‘It stings’, admits Tiger as British Open charge fades away

The 14-time major winner posted a level par 71 to finish five-under for the tournament.

Tiger Woods plays out of a bunker on the 10th hole during the final round on Sunday.   -  AP

Tiger Woods at one moment looked like completing an astonishing fairytale comeback when he led the British Open in the final round on Sunday but ultimately came up short, posting a level par 71 to finish five-under for the tournament. However, the 42-year-old 14-time major winner had his rivals rattled when he grabbed the lead thanks to two birdies on the front nine while they were dropping shots.

The dream, though, ended for Woods on his return after a two-year hiatus to a major he has won three times when he double-bogeyed the 11th and then dropped another shot on the following hole. Woods, who was watched by his children and got adoring hugs as he left the final green, admitted he was “a little ticked off with himself” but said his close friend and tennis superstar Serena Williams — who lost in the Wimbledon singles final last weekend — would set him right.

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“Serena will probably call me and talk to me about it because you've got to put things in perspective,” said Woods who eventually finished tied for sixth, three shots behind playing partner and champion Francesco Molinari. “She just had a baby and lost the Wimbledon finals. Just keep it in perspective, and the same thing with me. I know that it's going to sting for a little bit here, but given where I was to where I'm at now, blessed.”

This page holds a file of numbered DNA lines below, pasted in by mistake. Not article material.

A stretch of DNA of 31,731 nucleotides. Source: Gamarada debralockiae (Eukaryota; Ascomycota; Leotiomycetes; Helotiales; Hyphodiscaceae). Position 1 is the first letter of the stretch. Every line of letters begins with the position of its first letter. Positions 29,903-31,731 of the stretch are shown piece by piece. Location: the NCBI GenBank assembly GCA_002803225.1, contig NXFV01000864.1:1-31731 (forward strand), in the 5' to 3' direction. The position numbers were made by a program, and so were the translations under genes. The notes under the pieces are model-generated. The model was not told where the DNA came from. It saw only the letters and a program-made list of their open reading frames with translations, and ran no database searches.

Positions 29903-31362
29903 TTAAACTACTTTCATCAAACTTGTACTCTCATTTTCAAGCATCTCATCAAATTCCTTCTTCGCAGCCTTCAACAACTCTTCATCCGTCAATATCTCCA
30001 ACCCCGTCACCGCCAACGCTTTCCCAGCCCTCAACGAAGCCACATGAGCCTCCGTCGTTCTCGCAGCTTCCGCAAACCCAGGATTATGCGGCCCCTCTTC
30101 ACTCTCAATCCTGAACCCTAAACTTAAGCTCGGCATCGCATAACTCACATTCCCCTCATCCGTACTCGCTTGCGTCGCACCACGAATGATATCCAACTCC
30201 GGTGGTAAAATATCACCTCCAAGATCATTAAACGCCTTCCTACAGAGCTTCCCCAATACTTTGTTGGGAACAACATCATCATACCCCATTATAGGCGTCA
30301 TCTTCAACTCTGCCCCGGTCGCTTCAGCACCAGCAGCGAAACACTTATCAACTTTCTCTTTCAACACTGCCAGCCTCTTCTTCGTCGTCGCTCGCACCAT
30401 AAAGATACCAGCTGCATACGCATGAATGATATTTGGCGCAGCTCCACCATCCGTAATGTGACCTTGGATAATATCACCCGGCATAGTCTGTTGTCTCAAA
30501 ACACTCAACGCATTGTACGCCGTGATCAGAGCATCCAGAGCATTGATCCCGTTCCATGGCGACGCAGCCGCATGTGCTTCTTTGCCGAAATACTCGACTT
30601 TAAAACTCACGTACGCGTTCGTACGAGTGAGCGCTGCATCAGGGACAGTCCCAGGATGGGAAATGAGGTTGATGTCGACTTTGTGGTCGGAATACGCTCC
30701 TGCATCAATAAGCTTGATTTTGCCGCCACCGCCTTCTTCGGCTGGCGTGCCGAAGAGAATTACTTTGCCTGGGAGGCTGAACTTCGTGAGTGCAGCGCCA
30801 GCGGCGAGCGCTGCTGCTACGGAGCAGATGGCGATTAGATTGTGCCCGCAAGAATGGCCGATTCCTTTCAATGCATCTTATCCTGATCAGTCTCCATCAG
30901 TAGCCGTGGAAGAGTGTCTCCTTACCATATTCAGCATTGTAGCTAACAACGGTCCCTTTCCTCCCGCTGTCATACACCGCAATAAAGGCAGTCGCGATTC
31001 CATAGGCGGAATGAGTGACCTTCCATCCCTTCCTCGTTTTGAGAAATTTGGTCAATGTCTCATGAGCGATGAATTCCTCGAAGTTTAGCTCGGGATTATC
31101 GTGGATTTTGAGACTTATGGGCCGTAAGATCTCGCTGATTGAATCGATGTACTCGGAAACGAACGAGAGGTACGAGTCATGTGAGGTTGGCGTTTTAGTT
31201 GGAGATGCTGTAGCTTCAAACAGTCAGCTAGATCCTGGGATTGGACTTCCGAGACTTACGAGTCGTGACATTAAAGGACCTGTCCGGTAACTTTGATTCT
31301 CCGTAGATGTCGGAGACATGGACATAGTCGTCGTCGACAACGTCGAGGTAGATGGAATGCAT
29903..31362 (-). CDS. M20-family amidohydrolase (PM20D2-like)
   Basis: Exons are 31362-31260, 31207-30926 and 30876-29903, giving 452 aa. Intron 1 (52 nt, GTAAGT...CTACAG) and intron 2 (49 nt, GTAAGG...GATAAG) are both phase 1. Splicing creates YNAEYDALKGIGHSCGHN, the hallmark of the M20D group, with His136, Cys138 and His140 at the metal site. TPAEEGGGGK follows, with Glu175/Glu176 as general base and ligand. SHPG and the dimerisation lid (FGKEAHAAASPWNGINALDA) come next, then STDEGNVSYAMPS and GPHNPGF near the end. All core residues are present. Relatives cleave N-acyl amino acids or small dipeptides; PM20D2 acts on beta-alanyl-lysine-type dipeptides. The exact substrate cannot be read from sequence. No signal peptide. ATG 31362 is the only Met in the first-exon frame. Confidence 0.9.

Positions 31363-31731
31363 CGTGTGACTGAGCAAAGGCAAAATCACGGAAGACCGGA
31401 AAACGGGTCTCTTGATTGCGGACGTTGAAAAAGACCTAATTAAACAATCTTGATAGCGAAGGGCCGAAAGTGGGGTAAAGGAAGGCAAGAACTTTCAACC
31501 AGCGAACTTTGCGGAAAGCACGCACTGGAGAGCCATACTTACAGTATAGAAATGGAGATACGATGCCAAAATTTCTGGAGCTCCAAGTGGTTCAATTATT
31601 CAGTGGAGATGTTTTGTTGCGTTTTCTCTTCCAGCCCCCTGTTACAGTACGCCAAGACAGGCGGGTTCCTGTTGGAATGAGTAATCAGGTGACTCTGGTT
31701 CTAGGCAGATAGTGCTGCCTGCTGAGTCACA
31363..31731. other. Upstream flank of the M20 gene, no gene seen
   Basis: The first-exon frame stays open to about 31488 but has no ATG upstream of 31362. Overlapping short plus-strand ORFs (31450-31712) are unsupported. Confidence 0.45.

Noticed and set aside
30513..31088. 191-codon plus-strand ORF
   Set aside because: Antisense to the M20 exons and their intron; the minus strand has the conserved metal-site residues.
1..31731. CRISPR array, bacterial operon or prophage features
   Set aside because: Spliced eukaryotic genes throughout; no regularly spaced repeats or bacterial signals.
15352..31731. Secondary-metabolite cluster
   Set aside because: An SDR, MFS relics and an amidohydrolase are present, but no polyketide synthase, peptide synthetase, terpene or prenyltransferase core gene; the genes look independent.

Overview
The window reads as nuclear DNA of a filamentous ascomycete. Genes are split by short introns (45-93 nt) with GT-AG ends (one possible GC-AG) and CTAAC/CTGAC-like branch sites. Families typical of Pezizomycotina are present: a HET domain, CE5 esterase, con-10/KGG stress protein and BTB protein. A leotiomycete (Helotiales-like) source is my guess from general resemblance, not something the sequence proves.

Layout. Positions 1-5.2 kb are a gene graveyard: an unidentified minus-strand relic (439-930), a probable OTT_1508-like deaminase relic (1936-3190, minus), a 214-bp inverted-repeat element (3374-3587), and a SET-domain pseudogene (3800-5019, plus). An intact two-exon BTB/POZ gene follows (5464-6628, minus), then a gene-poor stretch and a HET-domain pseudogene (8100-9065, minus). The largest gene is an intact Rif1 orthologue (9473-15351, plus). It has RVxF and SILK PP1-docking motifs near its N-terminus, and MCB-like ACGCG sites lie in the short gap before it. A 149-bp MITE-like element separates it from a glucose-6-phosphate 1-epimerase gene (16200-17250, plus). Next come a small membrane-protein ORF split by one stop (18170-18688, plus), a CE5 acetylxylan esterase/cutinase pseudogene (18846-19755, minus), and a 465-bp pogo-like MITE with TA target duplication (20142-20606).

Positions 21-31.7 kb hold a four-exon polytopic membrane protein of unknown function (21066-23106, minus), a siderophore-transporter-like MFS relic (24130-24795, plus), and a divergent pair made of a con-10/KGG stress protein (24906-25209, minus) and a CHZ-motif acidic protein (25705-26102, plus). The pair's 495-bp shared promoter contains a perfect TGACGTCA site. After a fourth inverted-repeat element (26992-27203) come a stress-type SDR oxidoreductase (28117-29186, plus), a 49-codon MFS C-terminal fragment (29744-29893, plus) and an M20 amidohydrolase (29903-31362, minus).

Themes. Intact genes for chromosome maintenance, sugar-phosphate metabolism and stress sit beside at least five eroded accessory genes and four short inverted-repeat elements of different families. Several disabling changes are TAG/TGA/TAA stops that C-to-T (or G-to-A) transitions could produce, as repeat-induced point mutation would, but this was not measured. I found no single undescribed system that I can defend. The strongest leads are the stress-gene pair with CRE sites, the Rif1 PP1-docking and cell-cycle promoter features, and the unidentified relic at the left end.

Early on Sunday, that old familiar Tiger charge — missing for several years due to personal problems and back issues — seemed to be on the cards as the packed gallery appeared to energise him. He was pumping his fist and even raised a two-fingered V for victory to the gallery at the fourth as he sank a longish birdie putt to move to three off the lead.

He secured another birdie on the par five seventh, holing an uphill putt — this time there was no fist pump just a determined look in his eyes as he strode off the green. Woods then found himself in the lead in the middle of his round as the leaders shed shots all over the place but from that tantalising high his game began to falter visiting the sand on three successive holes from the eighth to the 10th.

‘Pretty significant hugs’

However, his run of luck came to an abrupt end at the 11th — as did his lead — finding the rough then hitting a spectator before rolling behind a bush and resulting in a double bogey with him exiting the green grim-faced. Further trouble and another dropped shot was to follow at the next and it was with his head bowed deep in thought he strode down the par-three 13th where he managed to stem the haemorrhage with a par.

He got one back on the par five-14th but Molinari also birdied to take him two shots ahead of the American.

He vented his frustration when distracted by a shout from a spectator in the middle of his swing although the drive itself found the fairway. He quickly set aside his anger and produced a sublime approach shot onto the green — Molinari congratulating him as the passed — taking the applause of the crowd with a wave of his cap.

However, in a reflection of his final nine holes, the birdie putt did not drop while Molinari's did and it was the Italian who pumped his fist and Woods who patted his back in congratulations. However, his disappointment was quickly counter-balanced by the warmth of the reception from his children.

“I told them I tried, and I said, ‘Hopefully you're proud of your pops for trying as hard as I did’,” said Woods. “They gave me some — it’s pretty emotional because they gave me some pretty significant hugs there and squeezed. I know that they know how much this championship means to me and how much it feels good to be back playing again.”

Woods said it was extra special for him as all his two children had witnessed before were his fall from grace both personally — divorcing their mother Elin Nordgren because of serial infidelities — and professionally. “The only thing they've seen is my struggles and the pain I was going through,” said Woods. “Now they just want to go play soccer with me. So that's — man, it's just such a great feeling.”

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